The experience itself matters more
November 29, 2014
I was sitting in a charming coffee shop in Honolulu earlier today and there was an interesting text on one of the walls. I didn’t have my phone to take pictures so I wrote it down.
“Looking at artwork in museums usually makes me uncomfortable. I end up feeling like some kind of voyeur — unable to touch anything but encouraged to stare all I want.
On recent trips to Seattle, Chicago, and New York, I watched people in Galleries. Everyone I saw stared silently at the art, trying to understand what was in front of them. These types of interactions continued outside, in regular life. Everyone I encountered, looking out windows or admiring cheese or wishing for hair. All of them, engaged but distanced.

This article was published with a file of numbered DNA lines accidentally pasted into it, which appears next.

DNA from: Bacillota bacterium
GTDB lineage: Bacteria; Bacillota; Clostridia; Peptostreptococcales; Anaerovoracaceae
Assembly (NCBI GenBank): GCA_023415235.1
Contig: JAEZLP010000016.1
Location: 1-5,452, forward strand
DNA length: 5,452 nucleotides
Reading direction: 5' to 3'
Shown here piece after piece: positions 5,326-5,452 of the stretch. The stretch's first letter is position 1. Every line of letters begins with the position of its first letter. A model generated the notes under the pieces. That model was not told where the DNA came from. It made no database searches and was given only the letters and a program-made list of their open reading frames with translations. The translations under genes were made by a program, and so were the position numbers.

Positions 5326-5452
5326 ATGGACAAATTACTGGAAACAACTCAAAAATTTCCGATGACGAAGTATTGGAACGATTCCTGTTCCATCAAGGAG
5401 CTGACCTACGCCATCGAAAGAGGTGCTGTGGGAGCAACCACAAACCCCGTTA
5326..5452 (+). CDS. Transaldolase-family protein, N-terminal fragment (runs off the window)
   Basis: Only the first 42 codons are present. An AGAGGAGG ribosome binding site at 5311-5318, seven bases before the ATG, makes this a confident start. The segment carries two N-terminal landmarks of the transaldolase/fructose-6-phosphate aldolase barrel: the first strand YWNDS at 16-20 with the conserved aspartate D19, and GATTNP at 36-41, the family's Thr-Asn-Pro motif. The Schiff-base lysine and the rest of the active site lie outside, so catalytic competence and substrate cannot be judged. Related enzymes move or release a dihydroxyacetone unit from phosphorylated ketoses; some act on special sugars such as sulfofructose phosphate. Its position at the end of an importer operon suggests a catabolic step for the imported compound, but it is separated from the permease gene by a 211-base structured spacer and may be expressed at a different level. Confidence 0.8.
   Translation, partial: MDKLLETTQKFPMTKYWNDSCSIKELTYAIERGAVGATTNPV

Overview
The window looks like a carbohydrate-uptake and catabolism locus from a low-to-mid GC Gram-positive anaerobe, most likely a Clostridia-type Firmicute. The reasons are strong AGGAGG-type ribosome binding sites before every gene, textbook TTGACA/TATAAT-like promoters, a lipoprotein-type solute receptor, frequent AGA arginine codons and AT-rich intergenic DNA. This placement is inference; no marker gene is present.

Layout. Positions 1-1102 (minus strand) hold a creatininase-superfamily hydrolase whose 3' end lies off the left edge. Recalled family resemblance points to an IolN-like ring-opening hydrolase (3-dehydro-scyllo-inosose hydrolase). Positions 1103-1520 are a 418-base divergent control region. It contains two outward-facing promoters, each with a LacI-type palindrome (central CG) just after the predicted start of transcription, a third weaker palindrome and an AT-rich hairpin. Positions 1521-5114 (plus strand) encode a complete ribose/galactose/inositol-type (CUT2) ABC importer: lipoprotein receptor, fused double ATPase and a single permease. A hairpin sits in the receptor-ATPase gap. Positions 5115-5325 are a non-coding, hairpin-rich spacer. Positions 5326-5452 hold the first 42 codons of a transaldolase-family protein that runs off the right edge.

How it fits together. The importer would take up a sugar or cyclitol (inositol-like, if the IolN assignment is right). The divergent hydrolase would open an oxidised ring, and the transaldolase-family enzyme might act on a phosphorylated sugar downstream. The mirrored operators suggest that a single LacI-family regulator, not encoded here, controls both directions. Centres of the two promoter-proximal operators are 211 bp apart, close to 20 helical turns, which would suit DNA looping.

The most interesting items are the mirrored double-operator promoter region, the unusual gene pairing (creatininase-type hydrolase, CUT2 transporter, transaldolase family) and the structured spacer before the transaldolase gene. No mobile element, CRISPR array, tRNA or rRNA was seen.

How do we respond to what intrigues us? Does anything have intrinsic value or do we assign the meaning we want into things around us?
Maybe the experience itself matters more than the subject or background — whether it’s shopping, visiting art, or studying in a café.
And if we’re not paying attention, who else is?”
Credit: James Charisma
Originally published at recordstories.ca.